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Poll: The Greatest Guitarist of All Time, Round 4 — Dimebag Darrell Vs. Alex Lifeson

Welcome to the Sweet 16 portion of our first-ever Greatest Guitarist poll!

It all started a few months back, when 128 132 guitarists went head to head, round by round, in a bracketed format. We filled all but four of the slots with the names of incredible guitarists (dead and living) — players chosen for their technical ability as well as their importance and creativity, not to mention how influential they've been. We asked our readers to vote in the final four names, which you did, selecting Nuno Bettencourt, Chet Atkins, Malcolm Young and Jake E. Lee.

But now, several rounds later, we're into the Sweet 16, which is being brought to you by Sweetwater Sound.

Some things to take to consider before casting your vote:

Influence: Who inspired more kids to beg their parents for a guitar for Christmas? Who inspired a wave of copycats?
Chops/Versatility: Is the guitarist in question a one-trick pony or a master of many styles?
Body of Work: Who had the more consistent career? Who has played on more classic albums?
Creativity: Who pioneered new techniques? Who sounds the most radically different from what came before them?

You can check out the full results via our regularly updated bracket here and at the bottom of this story. (Click on the bracket to expand it.)

Round 4 — Today's Match

Much like his crushing power-chord riffs, DIMEBAG DARRELL has been a major destructive force through the first three rounds of the tournament. His triumph over Slipknot's Mick Thomson in Round 1 remains one of the highest margins of victory so far, with the Pantera guitarist claiming more than 86 percent of the votes.

After beating out the likes of Frank Zappa and Steve Howe, Rush's ALEX LIFESON stands alone at the top of the prog-rock heap after three rounds. Prog's guitar kingpin will be out of his element in Round 4, however, when he faces off against a pure metal guitarist in Dimebag Darrell.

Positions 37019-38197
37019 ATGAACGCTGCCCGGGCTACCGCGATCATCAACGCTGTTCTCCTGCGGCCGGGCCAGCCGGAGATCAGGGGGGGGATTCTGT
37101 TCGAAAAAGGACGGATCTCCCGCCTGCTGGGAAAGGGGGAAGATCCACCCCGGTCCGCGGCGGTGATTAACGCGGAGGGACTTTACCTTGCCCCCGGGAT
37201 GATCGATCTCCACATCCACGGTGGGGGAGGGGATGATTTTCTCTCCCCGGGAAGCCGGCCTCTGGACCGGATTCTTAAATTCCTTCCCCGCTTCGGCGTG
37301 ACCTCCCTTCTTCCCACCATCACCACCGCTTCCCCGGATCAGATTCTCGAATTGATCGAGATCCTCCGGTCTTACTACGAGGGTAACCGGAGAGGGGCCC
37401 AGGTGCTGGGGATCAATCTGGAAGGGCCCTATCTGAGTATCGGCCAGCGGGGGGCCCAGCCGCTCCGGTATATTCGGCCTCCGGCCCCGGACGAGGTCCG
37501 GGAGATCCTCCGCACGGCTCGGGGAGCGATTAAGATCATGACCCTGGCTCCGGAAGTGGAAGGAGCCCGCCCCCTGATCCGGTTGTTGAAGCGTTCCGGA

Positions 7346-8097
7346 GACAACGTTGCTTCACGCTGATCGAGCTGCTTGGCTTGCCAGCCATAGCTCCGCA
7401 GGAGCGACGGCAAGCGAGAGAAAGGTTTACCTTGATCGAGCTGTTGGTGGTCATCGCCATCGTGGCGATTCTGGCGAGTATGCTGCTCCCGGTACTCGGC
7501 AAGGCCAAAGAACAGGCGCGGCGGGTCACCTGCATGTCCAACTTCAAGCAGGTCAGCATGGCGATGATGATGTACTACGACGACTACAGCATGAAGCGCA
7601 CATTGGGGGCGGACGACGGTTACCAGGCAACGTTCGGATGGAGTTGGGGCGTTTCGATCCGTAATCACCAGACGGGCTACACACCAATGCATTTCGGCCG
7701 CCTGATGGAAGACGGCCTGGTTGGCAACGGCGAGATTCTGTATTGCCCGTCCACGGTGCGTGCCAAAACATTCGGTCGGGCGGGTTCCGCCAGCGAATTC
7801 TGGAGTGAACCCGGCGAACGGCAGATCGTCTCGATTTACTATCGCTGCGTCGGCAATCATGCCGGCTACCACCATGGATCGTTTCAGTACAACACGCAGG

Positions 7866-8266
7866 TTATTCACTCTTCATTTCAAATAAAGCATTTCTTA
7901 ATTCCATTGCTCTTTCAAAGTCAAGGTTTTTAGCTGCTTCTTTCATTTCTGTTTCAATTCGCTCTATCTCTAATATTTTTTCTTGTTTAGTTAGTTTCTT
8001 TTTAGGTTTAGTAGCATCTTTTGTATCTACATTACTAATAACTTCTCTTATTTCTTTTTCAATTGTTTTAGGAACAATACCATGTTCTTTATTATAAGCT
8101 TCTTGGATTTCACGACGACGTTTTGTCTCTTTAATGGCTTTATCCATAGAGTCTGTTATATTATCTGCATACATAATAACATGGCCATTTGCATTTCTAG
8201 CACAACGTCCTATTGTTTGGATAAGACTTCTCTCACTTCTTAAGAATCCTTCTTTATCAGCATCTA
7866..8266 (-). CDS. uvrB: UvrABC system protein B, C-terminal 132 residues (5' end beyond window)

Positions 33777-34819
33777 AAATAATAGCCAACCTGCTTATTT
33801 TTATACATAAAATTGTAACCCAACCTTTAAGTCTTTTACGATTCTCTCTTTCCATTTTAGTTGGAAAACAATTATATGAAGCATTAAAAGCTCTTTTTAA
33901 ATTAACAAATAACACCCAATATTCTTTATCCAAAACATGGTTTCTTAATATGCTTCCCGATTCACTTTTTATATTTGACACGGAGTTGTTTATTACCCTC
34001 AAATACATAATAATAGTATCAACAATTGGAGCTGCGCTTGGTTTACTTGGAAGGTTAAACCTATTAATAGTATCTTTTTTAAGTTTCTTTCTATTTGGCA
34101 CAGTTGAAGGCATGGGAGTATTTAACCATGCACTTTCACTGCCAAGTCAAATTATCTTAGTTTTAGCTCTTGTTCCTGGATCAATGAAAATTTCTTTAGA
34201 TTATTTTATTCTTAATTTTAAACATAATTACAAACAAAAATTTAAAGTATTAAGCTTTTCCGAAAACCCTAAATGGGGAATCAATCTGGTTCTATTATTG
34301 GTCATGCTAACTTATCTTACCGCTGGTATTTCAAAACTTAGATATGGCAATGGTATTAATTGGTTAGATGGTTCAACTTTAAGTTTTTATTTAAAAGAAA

Guitar World Staff Picks

BRAD TOLINSKI, Editorial Director

Pick: Dimebag Darrell

You couldn't find bigger opposites. On one side you have the late Texas High Sheriff from Heavy Metal Hell, and in the other the Stone Cold Canadian Professor of Progressive Rock. It's apples and oranges, but I like my pie served hot from the oven, so Dime gets the nod.


JIMMY BROWN, Senior Music Editor

Pick: Alex Lifeson

This is a tough one. Both axemen are hugely influential and brilliantly inventive composer-riffmasters and lead guitarists. And who knows what else Dime would have gone on to do if his life and career hadn't been tragically cut short by an insane criminal. I would have to give this one to Lifeson, though, based on his early trailblazing progressive hard rock work with Rush, as he seems to have ventured further past the boundaries of the known universe of hard rock and metal at the time.


PAUL RIARIO, Technical Editor

Pick: Alex Lifeson

Oh, how the guitar player in me wants to pick Dimebag! And while it's very clear how proficient a guitarist Dimebag was, I can't hum any of his solos in a memorable way. Sure, Dimebag had skills, injecting slick phrases and runs, but it's not even close when it comes to comparing his body of work against Alex Lifeson. Whether it's riffs, solos or the song itself, Alex doesn't get a fraction of the musicianship credit than his rhythm section of Geddy Lee and Neil Peart does, and yet the heart and soul of Rush belong to Lifeson for his fluid and tasteful guitar playing.


JOSH HART, Online Producer

Pick: Dimebag Darrell

You can argue superior musicianship for either guitarist in today's matchup and I do agree with Paul that Alex has often been outshined by his top-notch rhythm section. That said, the impact Pantera and Dime in particular had on the landscape of the modern metal scene is hard to overestimate. I've asked a lot of guitarists about their biggest influences, and having been shown more than one Dime tattoo in response, I'd say he gets my vote.


DAMIAN FANELLI, Online Managing Editor

Pick: Alex Lifeson

Although I have nothing but ton-bags of respect for the late, great and immensely talented Dimebag Darrell, I’m picking Alex Lifeson. With Lifeson, we can look back on more than four decades of development, memorable riffs, solos and unorthodox chord structures, all within the demanding framework of heavy prog-rock. And While Dime could undoubtedly smoke Lifeson (and countless other guitarists), his limited output gives Lifeson a slight edge. We can only speculate on how Dime would have developed over the lost years.